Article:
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Wednesday, March 19, 2008

Is “best” best?

This morning I spied a couple of Heinekens in the office refrigerator…

Which got me wondering who drinks Heineken anymore...

Which reminded me of an old marketing book I read years ago, The 22 Immutable Laws of Marketing by Al Ries and Jack Trout…

Which reminded me of a quiz…

Who was the first person to fly the Atlantic Ocean solo? Charles Lindbergh, right?

Who was the second?

(Pardon me, but this blog is going to fly all over the place).

It’s true that many people believe that the surest way to success is to market (convince their prospects) that their product or service as the “best.” But is “best” best?

A basic law in marketing is creating a category that you can be FIRST in. It’s the Law of Leadership. More times than not, it’s better to be first than it is to be better. Why? It’s much easier to get into the mind first than to try to convince someone you have a better product than the one that did get there first.

Which leads me back to those Heinekens...

After World War II, Heineken was the first imported beer to make a name for itself in the United States. As a result, for decades after it remained the number one imported beer. Was it the best tasting of the hundreds and hundreds of brands imported into America? Doubtful!

Now, to seemingly contradict the law of leadership, another law states: It’s better to be first in the mind than to be first in the marketplace. It’s all really about a battle of perceptions – it’s an illusion. Beer marketing is a battle of perceptions, not a battle of taste. It’s good to be first, but it’s better to be first in the minds of the consumer!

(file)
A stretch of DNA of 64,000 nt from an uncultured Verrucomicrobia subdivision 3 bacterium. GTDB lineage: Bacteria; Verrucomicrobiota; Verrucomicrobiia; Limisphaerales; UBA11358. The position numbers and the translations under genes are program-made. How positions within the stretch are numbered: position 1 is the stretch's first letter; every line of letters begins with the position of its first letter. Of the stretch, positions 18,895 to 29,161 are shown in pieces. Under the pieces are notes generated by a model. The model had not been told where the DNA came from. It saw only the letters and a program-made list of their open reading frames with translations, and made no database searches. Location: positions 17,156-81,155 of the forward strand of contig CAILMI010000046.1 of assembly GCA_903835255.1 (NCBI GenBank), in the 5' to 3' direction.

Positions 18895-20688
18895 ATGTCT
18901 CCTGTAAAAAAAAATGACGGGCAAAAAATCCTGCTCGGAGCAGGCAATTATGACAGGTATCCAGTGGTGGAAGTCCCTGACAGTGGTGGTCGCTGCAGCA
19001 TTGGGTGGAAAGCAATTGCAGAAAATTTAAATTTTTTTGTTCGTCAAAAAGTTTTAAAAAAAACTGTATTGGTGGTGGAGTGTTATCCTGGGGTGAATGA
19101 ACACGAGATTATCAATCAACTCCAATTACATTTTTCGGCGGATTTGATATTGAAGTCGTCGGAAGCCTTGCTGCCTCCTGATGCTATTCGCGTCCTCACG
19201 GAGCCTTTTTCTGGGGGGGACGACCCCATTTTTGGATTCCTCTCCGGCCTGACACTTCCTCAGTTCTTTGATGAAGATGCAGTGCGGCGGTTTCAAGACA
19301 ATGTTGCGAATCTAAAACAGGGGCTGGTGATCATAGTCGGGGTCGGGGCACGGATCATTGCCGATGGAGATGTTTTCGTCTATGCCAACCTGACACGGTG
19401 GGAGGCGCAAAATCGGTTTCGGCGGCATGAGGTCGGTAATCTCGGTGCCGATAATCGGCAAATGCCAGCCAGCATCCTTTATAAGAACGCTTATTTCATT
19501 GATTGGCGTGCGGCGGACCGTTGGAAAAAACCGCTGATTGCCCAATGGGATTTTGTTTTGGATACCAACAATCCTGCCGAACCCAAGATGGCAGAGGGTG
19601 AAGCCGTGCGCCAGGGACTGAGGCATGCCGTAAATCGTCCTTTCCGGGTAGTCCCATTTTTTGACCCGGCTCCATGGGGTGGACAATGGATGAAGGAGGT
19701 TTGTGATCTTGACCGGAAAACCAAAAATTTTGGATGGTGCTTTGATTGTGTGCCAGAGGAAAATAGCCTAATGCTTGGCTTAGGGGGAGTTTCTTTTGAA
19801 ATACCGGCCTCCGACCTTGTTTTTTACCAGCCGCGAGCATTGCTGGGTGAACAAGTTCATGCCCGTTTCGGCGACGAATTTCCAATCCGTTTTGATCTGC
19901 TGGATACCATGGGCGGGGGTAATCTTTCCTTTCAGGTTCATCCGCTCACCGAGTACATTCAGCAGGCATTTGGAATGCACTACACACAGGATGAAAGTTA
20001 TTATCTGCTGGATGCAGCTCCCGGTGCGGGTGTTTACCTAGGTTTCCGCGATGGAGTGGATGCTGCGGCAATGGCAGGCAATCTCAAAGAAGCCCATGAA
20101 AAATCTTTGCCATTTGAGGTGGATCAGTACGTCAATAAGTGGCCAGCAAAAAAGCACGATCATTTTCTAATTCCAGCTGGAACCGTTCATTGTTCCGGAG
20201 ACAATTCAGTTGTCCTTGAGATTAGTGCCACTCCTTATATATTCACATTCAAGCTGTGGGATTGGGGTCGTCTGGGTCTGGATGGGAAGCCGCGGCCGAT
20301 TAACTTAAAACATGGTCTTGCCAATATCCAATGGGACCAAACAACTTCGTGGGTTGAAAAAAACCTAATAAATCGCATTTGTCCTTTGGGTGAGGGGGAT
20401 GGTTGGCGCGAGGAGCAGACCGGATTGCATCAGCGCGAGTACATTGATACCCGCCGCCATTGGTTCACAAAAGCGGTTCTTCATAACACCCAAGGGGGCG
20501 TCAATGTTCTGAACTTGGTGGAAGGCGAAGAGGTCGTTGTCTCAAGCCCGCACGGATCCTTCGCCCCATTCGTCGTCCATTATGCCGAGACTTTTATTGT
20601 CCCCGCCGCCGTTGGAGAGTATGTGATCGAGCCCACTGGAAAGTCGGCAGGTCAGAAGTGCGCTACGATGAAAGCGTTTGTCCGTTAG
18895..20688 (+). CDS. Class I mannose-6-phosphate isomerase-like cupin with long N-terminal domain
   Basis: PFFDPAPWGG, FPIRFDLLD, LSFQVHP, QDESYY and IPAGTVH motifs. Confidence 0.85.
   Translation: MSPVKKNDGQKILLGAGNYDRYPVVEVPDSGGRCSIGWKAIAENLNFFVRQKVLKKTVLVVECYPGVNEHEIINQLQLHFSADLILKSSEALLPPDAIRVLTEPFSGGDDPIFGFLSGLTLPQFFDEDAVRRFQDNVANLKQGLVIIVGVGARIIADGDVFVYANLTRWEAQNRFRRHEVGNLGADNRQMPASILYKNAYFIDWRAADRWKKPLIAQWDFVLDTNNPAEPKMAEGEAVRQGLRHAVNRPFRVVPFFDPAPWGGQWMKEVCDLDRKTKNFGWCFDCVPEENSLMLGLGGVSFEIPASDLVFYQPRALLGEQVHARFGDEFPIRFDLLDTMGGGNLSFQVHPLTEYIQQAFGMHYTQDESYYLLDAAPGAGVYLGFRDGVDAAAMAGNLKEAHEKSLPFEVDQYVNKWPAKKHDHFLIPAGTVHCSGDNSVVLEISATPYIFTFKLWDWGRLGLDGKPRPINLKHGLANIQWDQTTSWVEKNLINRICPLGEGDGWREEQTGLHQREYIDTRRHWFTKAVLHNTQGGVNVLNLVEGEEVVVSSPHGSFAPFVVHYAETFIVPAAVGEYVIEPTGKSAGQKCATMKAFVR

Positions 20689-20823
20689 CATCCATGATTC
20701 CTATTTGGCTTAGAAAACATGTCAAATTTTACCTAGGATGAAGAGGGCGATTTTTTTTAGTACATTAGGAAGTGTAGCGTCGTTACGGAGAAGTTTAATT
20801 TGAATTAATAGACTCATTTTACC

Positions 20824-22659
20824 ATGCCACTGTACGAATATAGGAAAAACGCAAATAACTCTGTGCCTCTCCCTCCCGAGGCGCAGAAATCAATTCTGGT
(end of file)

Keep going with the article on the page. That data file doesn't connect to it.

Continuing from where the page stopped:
Though Heineken is still high on the list, it might not surprise you to know that Corona now reigns as the #1 Imported Beer in the United States. Why? Take a look at Corona marketing and merchandising vs. Heineken. What’s the perception of drinking a Corona? It takes you away to a better place – a lazy beach.

It’s an illusion!

FYI Bud Light is now not only the number one selling light beer in America, it’s the number one selling beer period. So “light beer” is no longer a category – it’s just beer?

Which reminds me of the old Monty Python joke: “American beer is like making love in a canoe: Two (too) F’ing close to water.”

Which doesn’t remind me at all of anything, but I figure that I better wind this up.

Which leads me to Bert Hinkler. He was the second person to fly the Atlantic Ocean solo. (a better pilot than “Lucky Lindy” – he flew faster and consumed less fuel).

Which reminds me of the third person to fly the Atlantic solo (which I bet you know).

It’s Amelia Earhart! We remember her because she was the first in her own category.

All just something to think about the next time you order a beer.

Sir Bowie of Greenbriar

(After squandering your precious time reading this blog, don’t you just want to strangle the guy who put those Heinekens in the refrigerator?)

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